Browne and Keeley (2001) define critical thinking as consisting "of an awareness of a set of interrelated critical questions, plus the ability and willingness to ask and answer them at appropriate times." Critical thinking can, and should, be used each day. Living in the information age, we are under a constant barrage of opinions, facts, and information. The first critical thinking question we should ask is "Who cares?" Our time is very valuable and is an irreplaceable commodity. We need to sift through the issues and decide what to devote our energy.
Concerned with reason, intellectual honesty, and open-mindedness, as opposed to emotionalism, intellectual laziness, and closed-mindedness. Thus, critical thinking involves: following evidence where it leads; considering all possibilities; relying on reason rather than emotion; being precise; considering a variety of possible viewpoints and explanations; weighing the effects of motives and biases; being concerned more with finding the truth than with being right; not rejecting unpopular views out of hand; being aware of one's own prejudices and biases, and not allowing them to sway one's judgment.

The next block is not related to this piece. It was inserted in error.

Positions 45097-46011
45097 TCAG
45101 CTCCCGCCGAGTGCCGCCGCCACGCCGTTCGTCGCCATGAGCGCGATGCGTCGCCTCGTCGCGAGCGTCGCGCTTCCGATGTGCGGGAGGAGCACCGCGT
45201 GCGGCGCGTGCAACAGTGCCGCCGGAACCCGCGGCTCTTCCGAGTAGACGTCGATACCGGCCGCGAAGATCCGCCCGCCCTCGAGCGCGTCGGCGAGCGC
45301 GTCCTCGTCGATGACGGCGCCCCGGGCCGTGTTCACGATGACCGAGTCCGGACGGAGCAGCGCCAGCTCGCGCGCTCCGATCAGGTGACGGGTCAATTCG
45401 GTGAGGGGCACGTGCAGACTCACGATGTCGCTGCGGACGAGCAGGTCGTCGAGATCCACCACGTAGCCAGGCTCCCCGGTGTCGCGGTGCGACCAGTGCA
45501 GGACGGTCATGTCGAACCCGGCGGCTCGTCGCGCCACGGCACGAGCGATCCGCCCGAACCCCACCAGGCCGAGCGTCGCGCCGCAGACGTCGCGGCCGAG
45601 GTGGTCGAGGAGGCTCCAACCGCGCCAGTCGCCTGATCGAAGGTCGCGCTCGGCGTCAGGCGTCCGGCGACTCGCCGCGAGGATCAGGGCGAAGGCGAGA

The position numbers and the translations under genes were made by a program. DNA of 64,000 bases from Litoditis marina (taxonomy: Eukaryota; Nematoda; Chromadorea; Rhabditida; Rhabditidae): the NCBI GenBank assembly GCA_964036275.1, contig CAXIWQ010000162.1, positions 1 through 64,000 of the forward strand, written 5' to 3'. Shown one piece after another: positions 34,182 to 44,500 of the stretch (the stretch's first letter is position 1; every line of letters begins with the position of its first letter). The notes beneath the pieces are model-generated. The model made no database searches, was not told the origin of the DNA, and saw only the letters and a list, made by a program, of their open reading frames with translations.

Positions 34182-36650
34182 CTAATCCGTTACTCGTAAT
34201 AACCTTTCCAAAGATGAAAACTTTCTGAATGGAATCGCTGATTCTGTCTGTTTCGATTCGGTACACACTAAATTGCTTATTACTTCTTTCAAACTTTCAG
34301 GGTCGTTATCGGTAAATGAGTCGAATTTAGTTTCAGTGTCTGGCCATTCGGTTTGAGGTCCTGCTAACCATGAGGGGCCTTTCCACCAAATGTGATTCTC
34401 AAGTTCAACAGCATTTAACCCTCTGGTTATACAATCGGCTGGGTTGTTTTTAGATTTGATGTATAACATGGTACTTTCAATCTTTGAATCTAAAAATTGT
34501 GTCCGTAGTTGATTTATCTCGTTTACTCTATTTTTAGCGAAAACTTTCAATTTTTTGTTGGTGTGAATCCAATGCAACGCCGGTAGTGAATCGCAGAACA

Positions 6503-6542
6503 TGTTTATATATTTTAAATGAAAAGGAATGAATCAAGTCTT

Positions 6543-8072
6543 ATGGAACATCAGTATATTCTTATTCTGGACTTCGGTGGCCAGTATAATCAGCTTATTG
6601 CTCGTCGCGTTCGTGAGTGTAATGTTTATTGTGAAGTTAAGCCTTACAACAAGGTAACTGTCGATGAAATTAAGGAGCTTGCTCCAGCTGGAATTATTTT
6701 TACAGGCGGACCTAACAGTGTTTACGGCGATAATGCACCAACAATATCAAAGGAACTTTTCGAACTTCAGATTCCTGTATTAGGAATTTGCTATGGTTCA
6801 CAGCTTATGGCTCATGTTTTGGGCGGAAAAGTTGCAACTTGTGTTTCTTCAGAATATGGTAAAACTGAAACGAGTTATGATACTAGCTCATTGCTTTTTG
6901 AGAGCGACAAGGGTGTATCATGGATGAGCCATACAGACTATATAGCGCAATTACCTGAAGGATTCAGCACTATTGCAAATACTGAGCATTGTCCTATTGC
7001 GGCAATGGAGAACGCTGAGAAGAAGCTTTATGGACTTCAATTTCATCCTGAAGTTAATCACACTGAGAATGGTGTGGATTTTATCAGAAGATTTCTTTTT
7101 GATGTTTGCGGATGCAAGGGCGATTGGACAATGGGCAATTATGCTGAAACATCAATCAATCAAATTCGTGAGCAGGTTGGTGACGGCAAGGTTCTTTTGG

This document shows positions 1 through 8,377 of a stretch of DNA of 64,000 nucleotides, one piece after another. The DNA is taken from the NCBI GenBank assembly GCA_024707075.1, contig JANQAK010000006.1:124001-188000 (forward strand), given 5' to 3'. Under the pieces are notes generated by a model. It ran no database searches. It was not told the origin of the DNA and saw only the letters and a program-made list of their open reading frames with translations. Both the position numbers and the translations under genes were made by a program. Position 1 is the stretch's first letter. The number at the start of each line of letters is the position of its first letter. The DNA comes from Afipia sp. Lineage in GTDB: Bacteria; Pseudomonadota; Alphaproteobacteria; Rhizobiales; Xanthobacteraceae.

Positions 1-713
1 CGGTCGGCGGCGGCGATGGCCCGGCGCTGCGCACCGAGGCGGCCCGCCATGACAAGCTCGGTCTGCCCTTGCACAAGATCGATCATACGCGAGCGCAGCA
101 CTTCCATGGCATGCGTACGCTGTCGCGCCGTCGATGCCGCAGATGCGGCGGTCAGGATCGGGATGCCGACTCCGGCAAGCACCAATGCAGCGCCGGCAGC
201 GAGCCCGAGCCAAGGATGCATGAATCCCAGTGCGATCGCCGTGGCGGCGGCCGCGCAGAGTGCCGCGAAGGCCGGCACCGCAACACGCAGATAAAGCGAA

The readings definition covers all the main aspects of critical thinking quite clearly. If I were to sum up critical thinking in one word, it would be open-mindedness.
An example of changing ones views using critical thinking can be demonstrated by events at the VA. An email was recently distributed saying that all employees must have direct deposit of their paychecks. No explanation was given for the process change. The current climate at my company has been one of, reorganization, the resulting low morale and employee paranoia.
Using critical thinking skills on the above example allows an employee to set aside emotion and focus on potential corporate reasoning. After investigation and discussions with middle management, it turns out that it would save...